I'm not really sure why I put off watching it. Part of it was definitely to prolong the anticipation - I'd been waiting for this film for so long I just wanted to savour the whole experience. I was also afraid that it might be a disappointment. I had been so excited to watch Mythic Journeys a few years before and found it falling a little short of my expectations, although it is still a film well worth watching. Finally, there was also some unacknowledged sense that I needed to watch this film at the right time when I could fully absorb its message.

All this changed last night when my hubby took the bull by the horns and popped in the DVD as we were sitting down to our usual movie night. I was a little unsure at first - was I in the right frame of mind? Was I finally ready to give it a chance? Yes, came the whisper. Yes, it's time.

The film starts off with a beautiful story about a golden Buddha, who metaphorically represents each and every one of us. As the story is being told it is acted out by adorable young children, a technique that is used throughout the film to great effect. What first struck me in these opening scenes was the cinematography - something I wasn't expecting from a documentary. The images are lush and rich, full of warm and vibrant colours. The entire film is like this, even the interviews. Everything seems almost saturated with colour and it fits the mood of the film brilliantly.

Finding Joe starts off with a very short introduction to who Joseph Campbell was and why his work was important. From there it jumps right into the Hero's Journey, staying with this concept for the rest of the film. The director organizes the film nicely to fit within the Hero's Journey cycle and uses a relevant quote from Joseph Campbell to open each segment. It's a nicely balanced, well organized documentary with a logical flow.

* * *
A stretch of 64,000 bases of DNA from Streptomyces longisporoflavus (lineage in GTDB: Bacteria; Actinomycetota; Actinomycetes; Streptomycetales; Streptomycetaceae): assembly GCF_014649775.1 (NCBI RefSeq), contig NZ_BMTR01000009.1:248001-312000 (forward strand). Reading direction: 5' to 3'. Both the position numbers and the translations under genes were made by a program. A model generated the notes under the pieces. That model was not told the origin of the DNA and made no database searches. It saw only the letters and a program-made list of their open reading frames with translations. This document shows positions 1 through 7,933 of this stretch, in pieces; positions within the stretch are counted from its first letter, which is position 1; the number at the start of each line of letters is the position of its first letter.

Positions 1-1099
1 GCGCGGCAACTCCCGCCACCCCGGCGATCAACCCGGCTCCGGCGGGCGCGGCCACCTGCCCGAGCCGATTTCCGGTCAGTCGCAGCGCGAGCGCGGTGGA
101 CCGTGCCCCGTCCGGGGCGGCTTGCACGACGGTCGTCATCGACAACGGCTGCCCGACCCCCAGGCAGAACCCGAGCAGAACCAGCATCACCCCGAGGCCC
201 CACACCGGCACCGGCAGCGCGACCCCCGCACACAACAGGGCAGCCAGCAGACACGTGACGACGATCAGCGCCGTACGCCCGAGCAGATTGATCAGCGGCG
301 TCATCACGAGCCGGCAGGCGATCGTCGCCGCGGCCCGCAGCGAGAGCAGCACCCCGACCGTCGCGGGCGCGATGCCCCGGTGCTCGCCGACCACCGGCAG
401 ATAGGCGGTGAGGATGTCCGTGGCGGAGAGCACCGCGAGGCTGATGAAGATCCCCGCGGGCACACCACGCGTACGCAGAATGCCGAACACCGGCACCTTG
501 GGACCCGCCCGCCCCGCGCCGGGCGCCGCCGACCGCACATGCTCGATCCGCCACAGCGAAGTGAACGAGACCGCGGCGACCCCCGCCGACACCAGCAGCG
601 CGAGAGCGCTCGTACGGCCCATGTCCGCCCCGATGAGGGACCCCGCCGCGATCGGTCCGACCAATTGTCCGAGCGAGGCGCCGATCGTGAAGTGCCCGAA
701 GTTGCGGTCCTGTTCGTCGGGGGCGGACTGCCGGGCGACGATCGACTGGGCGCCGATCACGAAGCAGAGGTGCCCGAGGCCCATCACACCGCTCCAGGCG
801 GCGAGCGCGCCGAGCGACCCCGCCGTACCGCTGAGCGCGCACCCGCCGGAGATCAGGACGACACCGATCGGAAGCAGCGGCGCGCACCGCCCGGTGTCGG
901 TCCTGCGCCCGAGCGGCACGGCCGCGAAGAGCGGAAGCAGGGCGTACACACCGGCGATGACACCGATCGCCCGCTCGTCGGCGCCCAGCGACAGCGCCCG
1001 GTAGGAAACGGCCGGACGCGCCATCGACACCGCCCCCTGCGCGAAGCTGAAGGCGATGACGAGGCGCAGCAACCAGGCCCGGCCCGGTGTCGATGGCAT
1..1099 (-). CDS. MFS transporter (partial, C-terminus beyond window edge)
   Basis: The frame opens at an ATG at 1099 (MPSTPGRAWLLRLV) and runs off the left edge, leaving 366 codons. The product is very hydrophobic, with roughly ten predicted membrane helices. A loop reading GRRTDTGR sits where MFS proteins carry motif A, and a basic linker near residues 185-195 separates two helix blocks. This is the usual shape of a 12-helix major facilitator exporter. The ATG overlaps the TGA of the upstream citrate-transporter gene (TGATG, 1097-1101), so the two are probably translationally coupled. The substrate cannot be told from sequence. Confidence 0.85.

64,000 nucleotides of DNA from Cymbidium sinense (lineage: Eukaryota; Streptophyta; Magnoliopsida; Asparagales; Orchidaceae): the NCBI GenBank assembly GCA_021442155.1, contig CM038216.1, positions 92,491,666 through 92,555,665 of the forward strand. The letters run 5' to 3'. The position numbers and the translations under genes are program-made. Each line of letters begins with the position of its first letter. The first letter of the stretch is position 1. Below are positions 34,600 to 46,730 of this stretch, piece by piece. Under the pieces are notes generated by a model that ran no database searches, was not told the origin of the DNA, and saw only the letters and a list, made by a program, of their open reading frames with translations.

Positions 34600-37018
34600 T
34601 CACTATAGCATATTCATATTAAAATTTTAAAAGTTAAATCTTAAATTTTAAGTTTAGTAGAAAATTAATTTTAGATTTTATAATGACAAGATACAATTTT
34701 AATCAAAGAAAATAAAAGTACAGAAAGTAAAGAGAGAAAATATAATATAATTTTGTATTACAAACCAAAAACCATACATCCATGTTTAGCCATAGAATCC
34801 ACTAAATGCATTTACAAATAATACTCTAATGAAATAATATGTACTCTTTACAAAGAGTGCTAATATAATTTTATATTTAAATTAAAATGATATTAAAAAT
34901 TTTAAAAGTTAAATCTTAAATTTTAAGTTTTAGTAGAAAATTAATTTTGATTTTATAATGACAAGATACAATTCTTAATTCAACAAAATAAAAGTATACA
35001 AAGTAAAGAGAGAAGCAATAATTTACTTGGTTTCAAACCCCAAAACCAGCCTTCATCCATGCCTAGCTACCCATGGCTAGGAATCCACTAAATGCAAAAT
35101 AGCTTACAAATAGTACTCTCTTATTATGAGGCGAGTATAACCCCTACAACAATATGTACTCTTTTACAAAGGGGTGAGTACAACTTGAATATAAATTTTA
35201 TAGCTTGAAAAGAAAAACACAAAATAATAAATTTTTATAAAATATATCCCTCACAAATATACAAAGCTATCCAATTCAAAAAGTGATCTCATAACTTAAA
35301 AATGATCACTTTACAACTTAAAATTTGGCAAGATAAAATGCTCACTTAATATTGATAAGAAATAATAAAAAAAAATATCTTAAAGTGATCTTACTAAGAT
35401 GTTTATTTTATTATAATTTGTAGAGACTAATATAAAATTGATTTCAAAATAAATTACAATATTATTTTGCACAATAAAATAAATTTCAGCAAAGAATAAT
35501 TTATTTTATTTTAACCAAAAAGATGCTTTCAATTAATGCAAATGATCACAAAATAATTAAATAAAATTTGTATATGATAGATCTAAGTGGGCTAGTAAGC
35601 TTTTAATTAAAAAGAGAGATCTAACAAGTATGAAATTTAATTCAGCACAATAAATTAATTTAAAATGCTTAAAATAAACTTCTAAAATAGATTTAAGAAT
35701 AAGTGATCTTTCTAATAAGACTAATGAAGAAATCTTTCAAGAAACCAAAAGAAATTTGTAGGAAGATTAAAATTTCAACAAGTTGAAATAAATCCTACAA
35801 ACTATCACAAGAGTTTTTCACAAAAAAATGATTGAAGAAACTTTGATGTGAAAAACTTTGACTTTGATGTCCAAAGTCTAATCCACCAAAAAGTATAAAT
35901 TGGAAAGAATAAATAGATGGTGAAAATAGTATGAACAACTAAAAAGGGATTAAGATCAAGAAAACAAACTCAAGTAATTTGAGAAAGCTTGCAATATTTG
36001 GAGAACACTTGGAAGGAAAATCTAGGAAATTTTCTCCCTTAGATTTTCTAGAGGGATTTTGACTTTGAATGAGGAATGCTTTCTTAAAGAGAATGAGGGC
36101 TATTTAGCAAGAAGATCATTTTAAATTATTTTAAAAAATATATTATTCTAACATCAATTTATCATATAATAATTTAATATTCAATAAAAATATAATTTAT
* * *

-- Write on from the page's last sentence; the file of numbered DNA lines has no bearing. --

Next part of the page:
The interview subjects make up a wide range of familiar and not-so-familiar faces, and each makes their own contribution to the viewer's understanding of the Hero's Journey. Some of the interviewees speak of their own harrowing journeys, others explore mythological, spiritual and philosophical concepts. The common visual thread that ties everything together is the children who are acting out the various stages of the Hero's Journey in a playful and artistic fashion.

I found that I was drawn to the images of the children almost more than the actual interviews. There was something compelling about seeing these kids, still with an air of innocence, playfully engaging with this deeply profound and mythic cycle. We all have that untarnished child inside us still just waiting for a chance to emerge and to shine. We all were that untarnished child once - before the world got to us.

The only drawback I would suggest is that, for me anyway, the film just didn't go far enough. The myth geek in me would love to see a more academic mythological film that really explores the ins and outs of Campbell's work. But that's a very minor complaint - especially considering Finding Joe is not meant for the academic world. It works because it connects our mythological stories (including many references to current movies and pop culture) to the lives we are living today in attempt to raise consciousness among the "metaphorically impaired".